Drive Safely on Islayâ€™s Country Roads - Advice from The Highway Code and Strathclyde Police:
With so many visitors currently holidaying in Islay, many drivers and cyclists here for the first time, it's a good moment to pass on some information which can help all road users to keep safe on Islay's narrow and single-track country roads. The Highway Code states clearly that: "The Highway Code is essential reading for everyone. The most vulnerable road users are pedestrians, particularly children, older or disabled people, cyclists, motorcyclists and horse riders. It is important that all road users are aware of the Code and are considerate towards each other. This applies to pedestrians as much as to drivers and riders." These rules apply to England, Wales and Scotland. The Islayinfo website has a page with the most important Highway codes and advice on how to Drive Safely on Islay's Single Track Roads. The page has been updated today and I thought it would be a good idea to publish some of this advice on the blog as well. After all, when you visit the island you don't want to prevent the locals from doing their job by blocking gates for farm traffic or by creating dangerous situations on the road. Continue reading.....Driving on country roads needs to be taken steadily, and drivers must be ready to stop at any time to avoid unexpected hazards. Roads can become narrow at old bridges and places where there are stone walls on both sides of the road. Give slower, non-motorised road users such as walkers, cyclists, horse riders and farm livestock or wild animals enough time and space to move either into a passing place or off the road. Pass wide and slowly.
In Islay, many passing places are marked by black and white poles at the roadsides, but some passing places are not marked. Drivers using single-track roads must be able to reverse to a passing place in order to let other vehicles pass. Sometimes drivers must reverse more than a metre or two. Driving onto verges to avoid reversing is not recommended, as cars may be damaged or get stuck in roadside ditches. In Islay, itâ€™s usual to give a friendly wave as â€˜thank youâ€™ if another road user has reversed or waited for you to pass. It makes all the difference !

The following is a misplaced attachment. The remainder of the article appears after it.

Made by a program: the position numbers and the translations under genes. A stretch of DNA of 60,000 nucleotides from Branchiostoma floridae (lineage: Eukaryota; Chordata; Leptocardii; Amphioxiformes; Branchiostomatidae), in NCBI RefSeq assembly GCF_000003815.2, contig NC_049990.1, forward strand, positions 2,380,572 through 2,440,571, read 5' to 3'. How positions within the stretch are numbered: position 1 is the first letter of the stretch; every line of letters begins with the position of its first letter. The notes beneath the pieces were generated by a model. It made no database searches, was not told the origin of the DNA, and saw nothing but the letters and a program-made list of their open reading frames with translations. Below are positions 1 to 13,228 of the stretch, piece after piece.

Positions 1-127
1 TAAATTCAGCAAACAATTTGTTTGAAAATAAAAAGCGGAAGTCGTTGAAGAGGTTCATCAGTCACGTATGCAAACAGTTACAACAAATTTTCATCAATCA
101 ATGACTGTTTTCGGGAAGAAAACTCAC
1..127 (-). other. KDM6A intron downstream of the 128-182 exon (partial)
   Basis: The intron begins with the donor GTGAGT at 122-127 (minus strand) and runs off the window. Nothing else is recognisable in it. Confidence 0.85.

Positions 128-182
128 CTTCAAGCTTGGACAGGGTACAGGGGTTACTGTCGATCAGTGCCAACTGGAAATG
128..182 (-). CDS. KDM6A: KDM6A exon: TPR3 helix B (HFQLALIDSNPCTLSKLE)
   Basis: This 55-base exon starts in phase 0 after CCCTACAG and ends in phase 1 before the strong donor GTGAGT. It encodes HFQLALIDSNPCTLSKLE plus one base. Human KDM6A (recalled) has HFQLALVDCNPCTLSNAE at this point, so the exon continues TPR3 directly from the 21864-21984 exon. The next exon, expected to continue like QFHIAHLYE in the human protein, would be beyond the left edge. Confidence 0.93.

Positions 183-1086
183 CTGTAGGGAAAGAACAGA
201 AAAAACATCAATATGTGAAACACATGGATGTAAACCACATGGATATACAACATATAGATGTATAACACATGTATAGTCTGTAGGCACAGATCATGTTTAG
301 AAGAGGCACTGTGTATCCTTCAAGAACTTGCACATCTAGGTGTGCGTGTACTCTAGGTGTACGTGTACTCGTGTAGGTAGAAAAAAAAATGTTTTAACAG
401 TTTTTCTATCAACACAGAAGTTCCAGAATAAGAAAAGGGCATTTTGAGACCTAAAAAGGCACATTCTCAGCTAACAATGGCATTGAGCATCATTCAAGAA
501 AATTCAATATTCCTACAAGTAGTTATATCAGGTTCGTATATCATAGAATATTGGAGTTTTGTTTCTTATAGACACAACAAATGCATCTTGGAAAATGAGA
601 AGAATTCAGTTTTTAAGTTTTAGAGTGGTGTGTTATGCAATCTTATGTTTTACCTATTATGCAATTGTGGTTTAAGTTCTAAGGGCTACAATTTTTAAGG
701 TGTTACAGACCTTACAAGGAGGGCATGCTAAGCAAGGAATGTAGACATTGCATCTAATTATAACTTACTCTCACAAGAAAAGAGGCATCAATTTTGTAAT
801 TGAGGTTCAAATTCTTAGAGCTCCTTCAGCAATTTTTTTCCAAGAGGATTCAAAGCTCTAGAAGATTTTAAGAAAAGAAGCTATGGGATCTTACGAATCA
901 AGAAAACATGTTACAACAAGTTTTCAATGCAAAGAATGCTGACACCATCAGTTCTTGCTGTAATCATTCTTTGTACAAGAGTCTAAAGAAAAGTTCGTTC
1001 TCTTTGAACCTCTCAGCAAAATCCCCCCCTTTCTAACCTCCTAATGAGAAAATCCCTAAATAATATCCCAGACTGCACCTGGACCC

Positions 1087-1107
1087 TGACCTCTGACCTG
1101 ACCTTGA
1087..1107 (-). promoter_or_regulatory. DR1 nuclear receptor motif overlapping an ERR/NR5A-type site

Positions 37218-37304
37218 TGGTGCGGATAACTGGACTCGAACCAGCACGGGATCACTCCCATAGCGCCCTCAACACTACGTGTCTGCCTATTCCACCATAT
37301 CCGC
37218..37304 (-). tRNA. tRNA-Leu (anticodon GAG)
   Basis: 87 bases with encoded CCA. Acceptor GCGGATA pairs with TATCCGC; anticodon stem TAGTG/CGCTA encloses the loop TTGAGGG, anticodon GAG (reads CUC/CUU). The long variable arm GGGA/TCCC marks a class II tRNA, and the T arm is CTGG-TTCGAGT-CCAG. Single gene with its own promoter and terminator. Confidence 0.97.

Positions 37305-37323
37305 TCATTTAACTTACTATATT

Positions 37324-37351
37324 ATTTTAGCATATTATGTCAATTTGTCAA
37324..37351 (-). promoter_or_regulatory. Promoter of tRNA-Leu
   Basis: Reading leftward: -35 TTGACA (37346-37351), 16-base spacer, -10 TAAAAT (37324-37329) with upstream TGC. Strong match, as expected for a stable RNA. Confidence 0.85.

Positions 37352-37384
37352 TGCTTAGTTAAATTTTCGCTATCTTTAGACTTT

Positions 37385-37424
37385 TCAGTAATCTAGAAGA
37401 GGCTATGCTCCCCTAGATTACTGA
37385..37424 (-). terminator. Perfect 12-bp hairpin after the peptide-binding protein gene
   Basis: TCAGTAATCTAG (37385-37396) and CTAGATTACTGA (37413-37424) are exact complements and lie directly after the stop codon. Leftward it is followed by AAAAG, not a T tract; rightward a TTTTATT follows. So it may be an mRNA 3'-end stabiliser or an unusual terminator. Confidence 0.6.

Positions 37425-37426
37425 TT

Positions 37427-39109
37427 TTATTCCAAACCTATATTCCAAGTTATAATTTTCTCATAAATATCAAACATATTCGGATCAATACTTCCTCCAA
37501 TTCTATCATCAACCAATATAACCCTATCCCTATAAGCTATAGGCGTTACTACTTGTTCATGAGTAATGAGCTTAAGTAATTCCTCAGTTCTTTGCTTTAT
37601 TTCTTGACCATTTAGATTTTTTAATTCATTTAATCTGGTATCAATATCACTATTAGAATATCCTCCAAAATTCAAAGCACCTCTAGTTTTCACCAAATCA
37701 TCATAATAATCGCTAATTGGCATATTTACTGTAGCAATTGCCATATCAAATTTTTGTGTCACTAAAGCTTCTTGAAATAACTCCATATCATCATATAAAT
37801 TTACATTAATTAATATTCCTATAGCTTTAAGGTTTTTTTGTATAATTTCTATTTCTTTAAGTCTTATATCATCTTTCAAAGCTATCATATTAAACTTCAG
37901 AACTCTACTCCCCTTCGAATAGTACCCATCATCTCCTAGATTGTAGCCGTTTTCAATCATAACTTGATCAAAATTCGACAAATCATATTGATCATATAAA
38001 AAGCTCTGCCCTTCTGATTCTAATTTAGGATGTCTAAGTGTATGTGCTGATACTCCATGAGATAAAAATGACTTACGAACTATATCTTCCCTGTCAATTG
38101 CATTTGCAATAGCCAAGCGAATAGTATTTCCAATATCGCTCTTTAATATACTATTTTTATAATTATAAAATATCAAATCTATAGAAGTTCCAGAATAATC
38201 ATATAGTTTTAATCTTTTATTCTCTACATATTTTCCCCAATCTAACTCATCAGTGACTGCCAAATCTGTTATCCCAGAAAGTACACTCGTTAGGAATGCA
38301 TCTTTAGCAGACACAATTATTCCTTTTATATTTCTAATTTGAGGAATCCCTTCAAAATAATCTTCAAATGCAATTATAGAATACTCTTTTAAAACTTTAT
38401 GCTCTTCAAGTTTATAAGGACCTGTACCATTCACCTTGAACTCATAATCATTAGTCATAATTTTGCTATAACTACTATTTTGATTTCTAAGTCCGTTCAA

One of many single track roads on Islay
Parking in a passing place while you watch birds, photograph the scenery etc.or leaving your vehicle while you go for a walk will prevent other road users from using the passing place. If you must stop your car in a passing place for a short time, be prepared to drive on immediately if the passing place is needed by another road user. Parking at entrances of farm tracks, in front of field gates or at cattle grid gates prevents access by farm personnel, livestock and large farm machinery, and also by others who live and work in the countryside. Frequent access to gates is usually needed. It may not be easy to see that these access points are in regular use, but that is usually the case.